Hospitalfield_houseLJMU English’s Michael Morris was delighted to be invited to take part in the seminar ‘Abolition, Memory and Time’ at Hospitalfield House in Arbroath in North East Scotland on 16th April 2016. This amazing venue is currently developing as an Arts Centre,  and this, its inaugural seminar, was based around Graham Fagen’s exhibition Scotland + Venice 2015, previously at the Venice Biennale.

Fagen’s exhibition is based around the story of Robert Burns’ near emigration to work as a book-keeper on a slave plantation in Jamaica. Fagen took an abolitionist song ‘The Slave’s Lament’ often attributed (though on fragile evidence) to Burns, and recorded a new version with reggae artist Ghetto Priest.

The seminar opened out the topic of the exhibition to explore Scottish connections with Atlantic slavery and the continuing importance of questions of race in the present. In particular, connections with the North East were emphasised: as Montrose had been a key port in the tobacco and rum trades, slave ships had left from its port.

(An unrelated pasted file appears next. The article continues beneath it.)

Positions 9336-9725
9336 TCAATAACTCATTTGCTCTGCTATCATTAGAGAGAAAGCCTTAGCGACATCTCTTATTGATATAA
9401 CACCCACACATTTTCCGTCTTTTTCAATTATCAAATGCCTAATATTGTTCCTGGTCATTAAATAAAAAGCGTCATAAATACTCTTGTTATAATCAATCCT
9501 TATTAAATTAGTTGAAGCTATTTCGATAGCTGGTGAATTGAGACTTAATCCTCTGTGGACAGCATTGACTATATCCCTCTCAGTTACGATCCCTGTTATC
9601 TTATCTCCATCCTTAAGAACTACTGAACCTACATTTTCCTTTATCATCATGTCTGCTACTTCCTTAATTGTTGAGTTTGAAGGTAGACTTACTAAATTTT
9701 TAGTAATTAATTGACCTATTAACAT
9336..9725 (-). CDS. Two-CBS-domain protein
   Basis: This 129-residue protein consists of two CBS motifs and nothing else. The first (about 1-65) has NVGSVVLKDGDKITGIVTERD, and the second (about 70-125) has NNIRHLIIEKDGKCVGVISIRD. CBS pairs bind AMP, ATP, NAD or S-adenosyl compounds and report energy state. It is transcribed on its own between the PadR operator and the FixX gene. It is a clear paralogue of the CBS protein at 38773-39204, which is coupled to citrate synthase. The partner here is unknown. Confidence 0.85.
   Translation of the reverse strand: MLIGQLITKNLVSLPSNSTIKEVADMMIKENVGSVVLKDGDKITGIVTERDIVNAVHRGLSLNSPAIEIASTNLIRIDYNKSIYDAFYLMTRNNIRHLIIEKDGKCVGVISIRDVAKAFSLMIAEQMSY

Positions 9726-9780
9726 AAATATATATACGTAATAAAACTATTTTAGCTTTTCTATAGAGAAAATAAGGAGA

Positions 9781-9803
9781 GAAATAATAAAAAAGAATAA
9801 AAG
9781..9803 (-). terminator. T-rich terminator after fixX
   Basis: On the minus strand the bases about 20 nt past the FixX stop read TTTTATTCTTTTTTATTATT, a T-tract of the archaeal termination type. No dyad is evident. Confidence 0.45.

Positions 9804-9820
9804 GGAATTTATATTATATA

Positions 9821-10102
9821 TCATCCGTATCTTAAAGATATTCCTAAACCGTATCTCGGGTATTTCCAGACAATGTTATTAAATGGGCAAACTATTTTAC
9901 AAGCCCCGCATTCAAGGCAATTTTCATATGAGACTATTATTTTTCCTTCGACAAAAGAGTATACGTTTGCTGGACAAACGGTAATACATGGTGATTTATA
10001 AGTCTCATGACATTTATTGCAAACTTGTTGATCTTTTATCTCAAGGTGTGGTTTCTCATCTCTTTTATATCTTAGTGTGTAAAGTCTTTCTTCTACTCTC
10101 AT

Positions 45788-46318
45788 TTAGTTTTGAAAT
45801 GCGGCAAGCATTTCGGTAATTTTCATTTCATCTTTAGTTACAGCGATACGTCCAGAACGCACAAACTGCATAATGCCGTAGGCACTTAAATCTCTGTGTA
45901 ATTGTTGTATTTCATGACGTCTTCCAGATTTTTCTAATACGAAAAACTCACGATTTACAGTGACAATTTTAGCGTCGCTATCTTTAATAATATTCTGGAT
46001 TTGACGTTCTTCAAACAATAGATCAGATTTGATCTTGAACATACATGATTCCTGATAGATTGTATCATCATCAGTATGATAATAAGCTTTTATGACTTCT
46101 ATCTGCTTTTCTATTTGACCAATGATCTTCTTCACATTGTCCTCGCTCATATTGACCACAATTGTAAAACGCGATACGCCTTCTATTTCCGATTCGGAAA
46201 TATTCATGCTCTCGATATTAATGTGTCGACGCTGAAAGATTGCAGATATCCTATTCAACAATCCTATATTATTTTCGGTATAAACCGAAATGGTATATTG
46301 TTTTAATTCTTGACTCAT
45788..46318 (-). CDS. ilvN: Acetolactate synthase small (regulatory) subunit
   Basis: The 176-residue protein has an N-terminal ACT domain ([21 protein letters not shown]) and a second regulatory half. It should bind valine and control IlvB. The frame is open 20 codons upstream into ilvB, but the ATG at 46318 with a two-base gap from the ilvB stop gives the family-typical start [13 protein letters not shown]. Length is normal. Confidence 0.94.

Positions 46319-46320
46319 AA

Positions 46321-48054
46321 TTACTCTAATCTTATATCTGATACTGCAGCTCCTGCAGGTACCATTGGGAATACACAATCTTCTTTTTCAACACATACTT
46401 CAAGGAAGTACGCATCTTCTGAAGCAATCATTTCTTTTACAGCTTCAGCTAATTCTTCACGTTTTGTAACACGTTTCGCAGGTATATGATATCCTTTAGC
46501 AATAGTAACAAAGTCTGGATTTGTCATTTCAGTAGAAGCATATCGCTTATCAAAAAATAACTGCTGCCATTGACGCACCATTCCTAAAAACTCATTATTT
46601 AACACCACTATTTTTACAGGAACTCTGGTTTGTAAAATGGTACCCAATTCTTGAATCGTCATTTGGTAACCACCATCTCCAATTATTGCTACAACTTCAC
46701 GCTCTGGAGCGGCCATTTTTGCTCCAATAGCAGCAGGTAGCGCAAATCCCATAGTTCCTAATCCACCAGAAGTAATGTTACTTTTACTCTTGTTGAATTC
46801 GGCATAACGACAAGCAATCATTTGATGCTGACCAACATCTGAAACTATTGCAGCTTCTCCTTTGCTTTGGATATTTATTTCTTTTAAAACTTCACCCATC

Screen-Shot-2016-04-03-at-12.34.06A centrepiece of the day was a very rarely seen book by Thomas Smith, a sailor from Arbroath, who recounted his experiences on slave ships in 1762. On loan from the archives of the National Library of Scotland Narrative, of an unfortunate voyage to the coast of Africa was published locally in 1813. It contains Smith’s ‘Remarks on the Slave Trade’ which seem to have been made to two abolitionists who visited him to gather evidence for their campaign.

The seminar was well attended and will stimulate further discussion in Scotland and the North East. Its interdisciplinary focus reflects that of Michael’s own work.

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